The 49ers liked center Daniel Kilgore.
Unfortunately for their starting center, they fell in love with center Weston Richburg.
On Thursday, a day after signing Richburg to a lucrative five-year deal and a month after signing Kilgore to a contract extension, the 49ers traded Kilgore to the Dolphins. The teams exchanged seventh-round picks that are just four spots apart.
Kilgore, 30, was the team’s second-longest-tenured player. He started their past 32 games at center. However, his future with the 49ers became murky this week after they signed Richburg, 26, to a five-year deal worth up to $47.5 million, with $16.5 million fully guaranteed.
“This situation with Dan was one of the hardest things I’ve gone through as a coach,” head coach Kyle Shanahan said. “I’ve got the utmost respect for Dan. I think he’s a good player and he’s even a better person. That’s why this is so tough. But when we had an opportunity to add a center of Weston’s caliber, and improve our interior like that …”
In February, Kilgore had signed a three-year extension, but even he had termed it “team-friendly.” It has a maximum value of $11.7 million, with $4.8 million fully guaranteed. Miami will assume Kilgore’s contract.
For the 49ers, the trade clearly wasn’t about receiving compensation, but shedding the salary of a player who no longer was in their plans. In other words, their extension with Kilgore, a seven-year veteran, served as an insurance policy if they failed to upgrade this offseason.
General manager John Lynch said the 49ers signed Kilgore to an extension last month because they didn’t know if they could land Richburg in free agency. Lynch noted it wasn’t easy to secure the player the 49ers rated as the top interior offensive lineman in free agency. After the 49ers bid against several teams, Richburg landed the fourth-most guaranteed money among centers.
Photo: Tom Szczerbowski, Getty Images
After Kilgore’s recent extension, Lynch termed him a “leader” and cited his “hard work and commitment.” Last season, Kilgore was named the winner of the team’s Bobb McKittrick Award, which is given annually to the offensive lineman who best represents courage, intensity and sacrifice.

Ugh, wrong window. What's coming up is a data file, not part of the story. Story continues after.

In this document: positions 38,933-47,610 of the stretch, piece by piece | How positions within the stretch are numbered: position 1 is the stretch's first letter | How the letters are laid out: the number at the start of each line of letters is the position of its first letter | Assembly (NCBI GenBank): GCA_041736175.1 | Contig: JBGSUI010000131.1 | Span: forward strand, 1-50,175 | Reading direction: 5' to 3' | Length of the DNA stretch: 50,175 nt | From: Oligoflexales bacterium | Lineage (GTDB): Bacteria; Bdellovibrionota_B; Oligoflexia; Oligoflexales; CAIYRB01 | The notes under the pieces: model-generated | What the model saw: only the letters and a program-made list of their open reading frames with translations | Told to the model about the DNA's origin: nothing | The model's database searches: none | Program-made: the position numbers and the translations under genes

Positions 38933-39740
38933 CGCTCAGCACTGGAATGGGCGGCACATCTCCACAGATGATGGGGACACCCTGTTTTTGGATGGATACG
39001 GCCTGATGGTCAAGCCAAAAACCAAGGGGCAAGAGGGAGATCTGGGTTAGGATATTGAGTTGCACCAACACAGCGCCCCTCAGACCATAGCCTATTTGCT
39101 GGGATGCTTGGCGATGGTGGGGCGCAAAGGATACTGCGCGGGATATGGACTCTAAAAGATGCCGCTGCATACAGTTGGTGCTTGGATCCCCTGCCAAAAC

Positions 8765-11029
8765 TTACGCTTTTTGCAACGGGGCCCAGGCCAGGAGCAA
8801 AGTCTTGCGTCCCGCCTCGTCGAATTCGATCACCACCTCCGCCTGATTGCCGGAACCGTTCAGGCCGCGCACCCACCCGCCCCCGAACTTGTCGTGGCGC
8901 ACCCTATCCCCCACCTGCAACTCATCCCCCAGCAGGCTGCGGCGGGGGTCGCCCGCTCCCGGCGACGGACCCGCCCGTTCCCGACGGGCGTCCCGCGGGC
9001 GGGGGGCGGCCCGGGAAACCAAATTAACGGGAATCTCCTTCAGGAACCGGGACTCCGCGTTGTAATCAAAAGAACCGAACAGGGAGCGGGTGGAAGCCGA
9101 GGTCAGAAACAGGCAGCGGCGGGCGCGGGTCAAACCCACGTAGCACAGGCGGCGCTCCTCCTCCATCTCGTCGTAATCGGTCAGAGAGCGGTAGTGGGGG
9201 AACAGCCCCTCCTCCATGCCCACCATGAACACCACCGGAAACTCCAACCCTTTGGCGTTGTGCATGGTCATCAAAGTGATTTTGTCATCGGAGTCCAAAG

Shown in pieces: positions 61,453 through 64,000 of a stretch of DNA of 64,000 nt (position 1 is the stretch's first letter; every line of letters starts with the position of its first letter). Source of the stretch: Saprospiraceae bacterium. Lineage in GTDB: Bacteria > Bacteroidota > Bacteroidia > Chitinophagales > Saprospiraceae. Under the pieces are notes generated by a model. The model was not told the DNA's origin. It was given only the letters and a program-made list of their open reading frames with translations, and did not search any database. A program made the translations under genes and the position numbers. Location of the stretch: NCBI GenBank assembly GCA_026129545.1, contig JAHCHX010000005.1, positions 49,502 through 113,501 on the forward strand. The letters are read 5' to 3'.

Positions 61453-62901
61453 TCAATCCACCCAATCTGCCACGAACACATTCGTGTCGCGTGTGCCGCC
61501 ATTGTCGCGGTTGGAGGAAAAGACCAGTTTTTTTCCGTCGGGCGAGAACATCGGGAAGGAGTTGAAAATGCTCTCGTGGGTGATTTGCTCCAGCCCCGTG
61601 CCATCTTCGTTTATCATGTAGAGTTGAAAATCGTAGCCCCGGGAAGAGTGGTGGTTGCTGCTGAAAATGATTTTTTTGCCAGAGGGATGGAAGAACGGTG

“We like Daniel Kilgore a lot,” Lynch said. “We like what he was as a player. We love what he was for us in the locker room as part of setting the tone. That’s one of the tough things about this job.”
Last year, the 49ers brought in competition for Kilgore — trading for Jeremy Zuttah and signing Tim Barnes — but both were released before the season opener after Kilgore beat them out.
The center position is one Shanahan emphasizes. In 2016, before Shanahan’s second season as the Falcons’ offensive coordinator, Atlanta signed Pro Bowl center Alex Mack to a five-year deal that made him the league’s highest paid at his position at the time.
“It helps solidify the entire O-line,” Shanahan said. “That’s usually where it starts. There are a lot of good players, but when you have a difference-maker at that position, I’ve found in my career that it’s been a lot easier to run an offense.”
Kilgore presumably didn’t see a job change in his future shortly after signing an extension.
However, the 2011 fifth-round pick has been around long enough to understand the business of the NFL, In November, shortly after the NFL’s trade deadline had passed, Kilgore expressed relief.
“I’m just glad I’m still dressing up in a 49ers uniform,” Kilgore said. “You just never know.”